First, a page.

Aviation

August 3, 2013 - 3:55am
The LABACE show in Brazil is now in its 10th year, and this year’s event at São Paulo Congonhas Airport will serve as a barometer for the vitality of business aviation in the region. (Photo: Kirby J. Harrison)

Brazil put the B in BRIC, the acronym demarcating what have come to be perceived as the world’s most promising emerging markets: Brazil, Russia, India and China. And on this basis alone, there would seem to be a strong case for establishing the now decade-old Latin American Business Aviation Conference & Exhibition (LABACE) in São Paulo, Brazil.

August 3, 2013 - 3:05am
Flightcraft is a service center for the Beechcraft line, up to and including the King Air series.

Flightcraft’s roots go deep into the local community. The company began serving the lumber industry in the late 1940s when Si King, Charlie Miller and a couple of lumber companies, including Weyerhaeuser, got together to support the transportation needs of the lumber industry.

August 3, 2013 - 2:45am

While many in the business aviation industry still eye China as fertile territory, a new report from business aviation consulting firm Asian Sky Group (ASG) predicts the Greater China market will see less than half the growth it experienced last year. In its First-half 2013 Greater China Fleet Additions Report, the Hong Kong-based company says that the Chinese fleet of new and used business jets is expected to increase by approximately 18 percent this year, compared with 40-percent growth last year (albeit from a smaller base total).

August 3, 2013 - 2:10am

Pats Aircraft in Georgetown, Del., has rationalized its workflow to build on the record performance it achieved last year.

Once part of DeCrane Aerospace, Pats was spun off as an independent company in 2010 when Goodrich acquired DeCrane. (United Technologies subsequently acquired Goodrich.) In late 2011 Pats was restructured in a debt for equity swap and today it is majority-owned by Minnesota-based Wayzata Capital Partners.

August 3, 2013 - 1:55am

No one who flies has ever questioned the safety benefits of a stabilized final approach, whether it’s in VFR or IFR weather. Most airline and business aviation operators define a stabilized approach as one in which the aircraft is properly configured–on airspeed and on altitude–no closer to the ground on final than 500 feet. Anything else essentially demands a missed approach–a go-around in pilot vernacular–or at least it should.

August 3, 2013 - 12:55am
The OpenAirplane universal checkout system will make renting easier, by removing the need for a separate checkout at each firm.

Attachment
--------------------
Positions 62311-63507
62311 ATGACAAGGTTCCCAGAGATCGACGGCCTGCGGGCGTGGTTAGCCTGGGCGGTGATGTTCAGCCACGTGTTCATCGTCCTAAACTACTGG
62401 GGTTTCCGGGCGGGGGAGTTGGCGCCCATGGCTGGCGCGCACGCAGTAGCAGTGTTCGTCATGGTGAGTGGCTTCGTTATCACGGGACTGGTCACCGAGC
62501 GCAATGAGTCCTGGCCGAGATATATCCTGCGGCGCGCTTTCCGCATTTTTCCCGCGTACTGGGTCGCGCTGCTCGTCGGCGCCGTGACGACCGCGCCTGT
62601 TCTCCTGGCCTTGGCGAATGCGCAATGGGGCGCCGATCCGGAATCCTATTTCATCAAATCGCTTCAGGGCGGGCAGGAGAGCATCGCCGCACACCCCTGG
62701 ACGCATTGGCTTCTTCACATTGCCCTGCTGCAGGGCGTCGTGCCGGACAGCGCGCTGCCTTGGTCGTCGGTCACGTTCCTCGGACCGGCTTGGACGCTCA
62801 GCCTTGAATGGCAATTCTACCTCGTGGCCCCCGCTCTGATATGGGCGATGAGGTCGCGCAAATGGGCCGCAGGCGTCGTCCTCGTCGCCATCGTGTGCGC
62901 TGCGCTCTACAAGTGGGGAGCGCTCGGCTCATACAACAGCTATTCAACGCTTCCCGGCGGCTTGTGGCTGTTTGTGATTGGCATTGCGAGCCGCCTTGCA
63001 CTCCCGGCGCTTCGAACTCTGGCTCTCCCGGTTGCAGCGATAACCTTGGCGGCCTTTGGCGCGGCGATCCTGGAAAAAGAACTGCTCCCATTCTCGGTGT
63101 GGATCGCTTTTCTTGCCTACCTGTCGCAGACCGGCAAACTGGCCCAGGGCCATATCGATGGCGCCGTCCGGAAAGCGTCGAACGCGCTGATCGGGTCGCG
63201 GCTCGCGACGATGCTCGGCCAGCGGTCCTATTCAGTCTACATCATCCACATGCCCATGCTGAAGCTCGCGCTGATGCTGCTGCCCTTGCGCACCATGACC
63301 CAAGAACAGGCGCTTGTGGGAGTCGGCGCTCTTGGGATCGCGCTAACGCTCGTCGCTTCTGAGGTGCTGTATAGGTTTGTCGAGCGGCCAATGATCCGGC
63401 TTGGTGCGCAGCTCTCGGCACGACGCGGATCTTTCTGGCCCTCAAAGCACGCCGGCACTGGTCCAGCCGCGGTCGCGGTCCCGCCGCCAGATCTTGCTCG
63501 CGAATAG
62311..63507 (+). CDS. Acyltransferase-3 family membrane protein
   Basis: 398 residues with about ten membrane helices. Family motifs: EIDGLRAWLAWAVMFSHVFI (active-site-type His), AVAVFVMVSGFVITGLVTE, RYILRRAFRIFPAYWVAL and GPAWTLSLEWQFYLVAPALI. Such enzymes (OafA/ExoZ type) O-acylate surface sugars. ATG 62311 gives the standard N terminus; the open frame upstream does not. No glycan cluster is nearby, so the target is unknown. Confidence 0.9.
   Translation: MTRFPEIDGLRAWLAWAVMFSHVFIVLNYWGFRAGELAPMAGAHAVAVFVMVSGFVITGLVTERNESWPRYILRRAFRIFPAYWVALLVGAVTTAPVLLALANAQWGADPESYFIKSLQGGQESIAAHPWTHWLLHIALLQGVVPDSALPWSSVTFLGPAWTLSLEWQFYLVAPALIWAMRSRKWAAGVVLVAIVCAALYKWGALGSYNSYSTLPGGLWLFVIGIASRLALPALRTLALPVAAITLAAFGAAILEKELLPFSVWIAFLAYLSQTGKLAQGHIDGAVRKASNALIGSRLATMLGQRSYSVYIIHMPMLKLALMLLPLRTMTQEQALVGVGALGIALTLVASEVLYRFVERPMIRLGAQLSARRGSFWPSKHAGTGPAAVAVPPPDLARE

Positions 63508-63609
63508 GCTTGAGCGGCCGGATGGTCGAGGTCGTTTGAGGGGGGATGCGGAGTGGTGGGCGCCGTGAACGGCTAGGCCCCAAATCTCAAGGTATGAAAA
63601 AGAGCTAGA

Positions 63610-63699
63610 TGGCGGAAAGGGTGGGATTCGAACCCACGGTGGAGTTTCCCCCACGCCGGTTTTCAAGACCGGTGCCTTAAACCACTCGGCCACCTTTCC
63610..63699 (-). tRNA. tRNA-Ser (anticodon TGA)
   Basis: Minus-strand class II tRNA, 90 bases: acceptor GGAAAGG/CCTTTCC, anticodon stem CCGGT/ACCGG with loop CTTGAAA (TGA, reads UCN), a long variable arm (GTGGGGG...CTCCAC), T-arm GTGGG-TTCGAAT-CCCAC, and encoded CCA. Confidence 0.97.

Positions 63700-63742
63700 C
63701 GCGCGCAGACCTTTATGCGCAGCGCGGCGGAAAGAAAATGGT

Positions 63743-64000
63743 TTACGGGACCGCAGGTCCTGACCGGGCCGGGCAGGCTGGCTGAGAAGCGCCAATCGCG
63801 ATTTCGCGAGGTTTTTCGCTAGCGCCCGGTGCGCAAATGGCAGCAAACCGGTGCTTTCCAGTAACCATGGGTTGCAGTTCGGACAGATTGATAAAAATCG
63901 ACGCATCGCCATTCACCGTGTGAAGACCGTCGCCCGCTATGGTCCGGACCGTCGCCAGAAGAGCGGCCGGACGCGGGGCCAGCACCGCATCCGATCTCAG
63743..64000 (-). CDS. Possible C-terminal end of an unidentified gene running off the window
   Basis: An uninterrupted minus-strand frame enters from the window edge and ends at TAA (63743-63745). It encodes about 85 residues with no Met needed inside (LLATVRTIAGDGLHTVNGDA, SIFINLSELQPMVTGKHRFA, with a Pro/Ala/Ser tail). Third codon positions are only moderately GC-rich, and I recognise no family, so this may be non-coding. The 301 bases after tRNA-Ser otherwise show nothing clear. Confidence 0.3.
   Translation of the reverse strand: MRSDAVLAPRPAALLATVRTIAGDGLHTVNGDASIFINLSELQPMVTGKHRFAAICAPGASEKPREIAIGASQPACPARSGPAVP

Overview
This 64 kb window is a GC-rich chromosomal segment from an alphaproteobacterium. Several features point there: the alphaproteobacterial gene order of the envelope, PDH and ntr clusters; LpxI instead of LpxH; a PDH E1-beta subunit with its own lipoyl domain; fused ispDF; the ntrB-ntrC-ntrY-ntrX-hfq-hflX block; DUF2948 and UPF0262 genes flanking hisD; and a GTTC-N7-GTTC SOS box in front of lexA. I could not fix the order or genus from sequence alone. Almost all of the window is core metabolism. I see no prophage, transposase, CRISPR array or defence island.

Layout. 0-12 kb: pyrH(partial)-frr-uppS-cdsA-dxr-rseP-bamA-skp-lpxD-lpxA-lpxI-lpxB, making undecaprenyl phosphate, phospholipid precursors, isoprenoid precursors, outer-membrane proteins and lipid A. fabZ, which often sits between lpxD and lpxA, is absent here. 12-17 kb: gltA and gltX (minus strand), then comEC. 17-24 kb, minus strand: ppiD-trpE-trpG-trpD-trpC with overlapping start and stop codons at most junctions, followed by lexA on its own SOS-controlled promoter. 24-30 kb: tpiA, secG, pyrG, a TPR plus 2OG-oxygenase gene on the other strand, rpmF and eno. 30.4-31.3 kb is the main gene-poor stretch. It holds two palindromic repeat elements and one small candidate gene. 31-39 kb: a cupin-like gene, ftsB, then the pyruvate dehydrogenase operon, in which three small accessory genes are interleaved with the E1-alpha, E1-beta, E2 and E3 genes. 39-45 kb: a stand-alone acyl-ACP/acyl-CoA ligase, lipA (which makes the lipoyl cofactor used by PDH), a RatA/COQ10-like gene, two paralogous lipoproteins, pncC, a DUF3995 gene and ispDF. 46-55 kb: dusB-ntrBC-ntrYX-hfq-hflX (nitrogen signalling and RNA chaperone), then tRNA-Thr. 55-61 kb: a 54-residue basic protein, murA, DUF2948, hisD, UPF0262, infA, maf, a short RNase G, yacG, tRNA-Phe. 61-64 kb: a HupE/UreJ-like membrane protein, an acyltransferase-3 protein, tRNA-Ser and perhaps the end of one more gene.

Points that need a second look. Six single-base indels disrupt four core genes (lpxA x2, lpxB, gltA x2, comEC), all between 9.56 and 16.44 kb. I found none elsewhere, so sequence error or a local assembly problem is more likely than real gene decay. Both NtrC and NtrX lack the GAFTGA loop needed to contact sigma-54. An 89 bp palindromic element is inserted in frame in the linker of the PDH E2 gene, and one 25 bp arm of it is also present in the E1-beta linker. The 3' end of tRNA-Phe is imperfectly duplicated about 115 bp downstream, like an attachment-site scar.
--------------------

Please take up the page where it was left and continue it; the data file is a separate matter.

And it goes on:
The OpenAirplane universal rental system was launched in June with six airplane rental companies participating in the program. “The response to our launch has been amazing,” co-founder Rod Rakic told AIN. “More than 2,500 pilots have signed into our app, creating pilot profiles to fly with OpenAirplane in the first two weeks.”

August 2, 2013 - 6:00pm

The bid deadline for the U.S. Navy’s high-profile VXX Presidential Helicopter Replacement Program closed on August 1 with apparently only one bidder—Sikorsky Aircraft—submitting a proposal. The Navy declined to identify the number of bids received, but other companies that had earlier announced plans to compete for the VXX contract confirmed that they have decided not to submit proposals.

August 2, 2013 - 6:00pm

Contract negotiations between the U.S. Army Aviation Applied Technology Directorate and AVX Helicopter, Bell Helicopter and the Sikorsky/Boeing team–the potential Phase I vendors for the joint multi-role technology demonstrator (JMR-TD)–are nearing completion. Announcement of the awards for a new U.S. Army medium helicopter are planned for September, according to an Army spokesman.

August 2, 2013 - 6:00pm

The Pentagon approved full-rate production of the MQ-1C Gray Eagle multi-role unmanned aircraft on July 26. That same day, manufacturer General Atomics reported the first flight of an improved version of the aircraft that it will demonstrate to the U.S. Army later this year.

August 2, 2013 - 6:00pm

Lockheed Martin and the U.S. Department of Defense (DOD) reached an agreement in principle to fund the next two low-rate initial production (LRIP) lots of the F-35 Joint Strike Fighter, comprising 71 aircraft. The company and DOD jointly announced the “handshake agreement” on July 30 in advance of signing the LRIP contracts, which will provide consecutive, 4-percent reductions in the unit cost of U.S. military variants, they said. The parties said they will release cost details when the contracts are finalized.

 
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